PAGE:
World City Residential Rents

World City Residential Rents
World City Residential Rents

28 March 2018, words by Paul Tostevin

San Francisco is the world’s most expensive city for mainstream residential rents, New York for prime residential rents

High capital values do not guarantee high returns for global investors

A booming tech sector has made San Francisco the most expensive world city for the average renter, at a cost of £460 per week, ahead of New York and Los Angeles. London ranks fourth most expensive for mainstream rents, at an average of £350 per week, £90 cheaper than San Francisco, after a marginal 0.6% fall last year.

 

Hong Kong, alongside London, is known for having the world’s highest capital values and now ranks ninth for mainstream rents, at an average of £320 per week, but with a rental growth of 13.2% last year, Hong Kong could join the top five this year.

Paris continues to represent relative value on the world stage, with average rents a third cheaper than San Francisco. In the context of Europe, it is 14% cheaper than London and 12% cheaper than Dublin.

The top 10 world cities ranked by prime rental values looks very different. New York is the most expensive, with an average £2,300 per week, around five times the mainstream average and almost £400 per week more expensive than second place Tokyo. Like Tokyo, China does not feature in the mainstream list, but two cities – Beijing and Shenzhen – appear in the prime listing. Amsterdam also makes the prime list, having seen prime rents rise by almost a fifth over the past year.

FIGURE 1

Top 10 Residential Rents for Mainstream and Prime

 
Figure 1

Source: Savills Research

Our analysis tells us, perhaps counter-intuitively, that the cities which are most expensive to buy in are not necessarily the most expensive to rent in. Hong Kong mainstream house prices are now around £1,070 per square foot, almost double the San Francisco average, but its mainstream rents are some 30% cheaper.

San Francisco’s story is one of increasingly high demand from tech-savvy millennials who continue to flock there against a market that struggles for stock because rent controls act as a deterrent to new landlords. Ironically, the controls that are advantageous for existing tenants actually contribute to rising rents for new tenants.

The story in Dublin, New York and Los Angeles is also one of strong demand from a growing population and limited supply. In Dublin, a buoyant domestic economy and constrained sales market during 2017, drove mainstream rents up by 5.7%, making this the fifth most expensive city for the average mainstream market household rent. At £340 per week rents are now 40% above their 2011 low and, perhaps surprisingly, on par with the average rent in London.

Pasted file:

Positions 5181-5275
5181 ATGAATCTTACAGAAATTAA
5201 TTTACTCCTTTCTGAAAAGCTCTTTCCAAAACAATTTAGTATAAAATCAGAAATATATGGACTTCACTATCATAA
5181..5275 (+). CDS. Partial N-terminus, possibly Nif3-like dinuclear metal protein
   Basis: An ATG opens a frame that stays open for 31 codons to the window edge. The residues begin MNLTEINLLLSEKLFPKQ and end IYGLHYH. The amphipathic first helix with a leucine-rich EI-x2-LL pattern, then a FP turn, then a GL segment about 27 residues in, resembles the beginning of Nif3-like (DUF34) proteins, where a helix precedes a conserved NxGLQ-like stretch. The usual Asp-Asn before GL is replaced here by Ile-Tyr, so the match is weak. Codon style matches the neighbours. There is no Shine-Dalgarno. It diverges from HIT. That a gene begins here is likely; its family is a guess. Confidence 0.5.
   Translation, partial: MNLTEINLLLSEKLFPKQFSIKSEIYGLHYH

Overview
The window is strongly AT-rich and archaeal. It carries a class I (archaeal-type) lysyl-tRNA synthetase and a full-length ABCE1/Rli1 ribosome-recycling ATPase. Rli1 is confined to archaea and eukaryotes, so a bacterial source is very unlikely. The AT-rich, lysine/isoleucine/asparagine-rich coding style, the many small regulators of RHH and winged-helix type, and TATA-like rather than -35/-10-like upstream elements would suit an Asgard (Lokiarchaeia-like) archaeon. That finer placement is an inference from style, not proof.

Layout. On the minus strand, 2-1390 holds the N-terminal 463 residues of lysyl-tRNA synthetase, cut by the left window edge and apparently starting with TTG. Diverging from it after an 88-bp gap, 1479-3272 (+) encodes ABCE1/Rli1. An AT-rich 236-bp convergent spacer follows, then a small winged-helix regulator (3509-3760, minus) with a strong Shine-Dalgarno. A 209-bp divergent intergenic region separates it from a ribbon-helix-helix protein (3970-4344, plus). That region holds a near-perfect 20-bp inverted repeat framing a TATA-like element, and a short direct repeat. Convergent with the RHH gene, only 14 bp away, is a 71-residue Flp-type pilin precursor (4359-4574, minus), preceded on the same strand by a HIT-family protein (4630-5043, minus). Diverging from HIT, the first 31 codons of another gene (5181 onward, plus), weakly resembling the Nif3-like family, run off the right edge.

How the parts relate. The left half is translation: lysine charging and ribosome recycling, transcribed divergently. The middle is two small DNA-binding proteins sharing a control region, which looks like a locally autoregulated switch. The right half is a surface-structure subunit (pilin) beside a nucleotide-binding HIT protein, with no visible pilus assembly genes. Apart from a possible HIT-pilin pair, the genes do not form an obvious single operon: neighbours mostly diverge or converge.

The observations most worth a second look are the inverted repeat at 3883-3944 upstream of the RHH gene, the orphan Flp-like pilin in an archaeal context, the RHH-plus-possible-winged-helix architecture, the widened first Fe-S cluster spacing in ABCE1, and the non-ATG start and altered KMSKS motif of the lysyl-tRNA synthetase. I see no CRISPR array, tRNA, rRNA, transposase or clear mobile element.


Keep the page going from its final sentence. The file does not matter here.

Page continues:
Investors and occupiers would do well to note the anomalies in the rental market. Some cities are ‘investor markets’ having seen strong rental growth and high rents but relatively low capital values. Rental yields are high in these cities.

Others are low yielding. This is good for tenants in cities such as Hong Kong, as they will likely pay less for rent than for a mortgage, but not so good for investors unless there is a prospect of capital growth.

Where yields are still relatively high, in Paris and Chicago for example, there is the prospect of further yield compression and consequent asset growth. Lower net yields in Sydney, Hong Kong and London make capital growth less likely without rental growth.

Prime Rents a Different Order

New York tops the table for prime, or luxury, rentals at £2,300 per week (over five times the mainstream rent). A raft of new supply in the prime segment has boosted the quality of prime rental markets in New York and so boosted rents overall, but concessions are increasingly offered to fill new buildings.

Tokyo, which doesn’t appear at all in the top 10 for mainstream rents is second most expensive global city for prime rents, at £1,940 per week. London and Hong Kong follow, at £1,700 and £1,690 per week, respectively and are higher up the table for prime than mainstream. Savills expects Hong Kong to overtake London in 2018 as rents are rising there but falling in London.

Amsterdam and Dubai also feature in the prime top 10, but not in the mainstream. This reflects demand for prestigious properties from global renters in these cities and the fact that a premium is being paid for relatively rare stock. Amsterdam’s prime rents increased by 19.8% in 2017, putting it fifth at £1,370 per week. A major and growing hub for the European headquarters of multinational companies, rents have been driven up by relocating expats coupled with a shortage of stock.

Two Chinese cities feature in the top 10, Beijing and Shenzhen, with prime rents of £1,200 and £1,020 per week respectively. They also attract global, premium tenants (particularly as overseas residents are unable to buy) and prime stock remains relatively rare enough to command a premium. Dubbed China’s Silicon Valley, Shenzhen’s population has risen from 300,000 in 1980 to 12 million today. Expats together with a rising number of wealthy domestic tenants have fuelled prime rental demand.


Methodology

Comparable rental values for each city are obtained by comparing the properties occupied by the same group of people but in different properties in each world city. Prime property is occupied by CEOs and directors and their families. Mainstream property is that occupied by administrative workers in the same company and their households.

 
 

Subscribe to Savills research

 

Would you like to be notified via email about new property research?

Key contacts

Paul Tostevin

Paul Tostevin

Associate Director
World Research

Head Office London

+44 (0) 20 7016 3883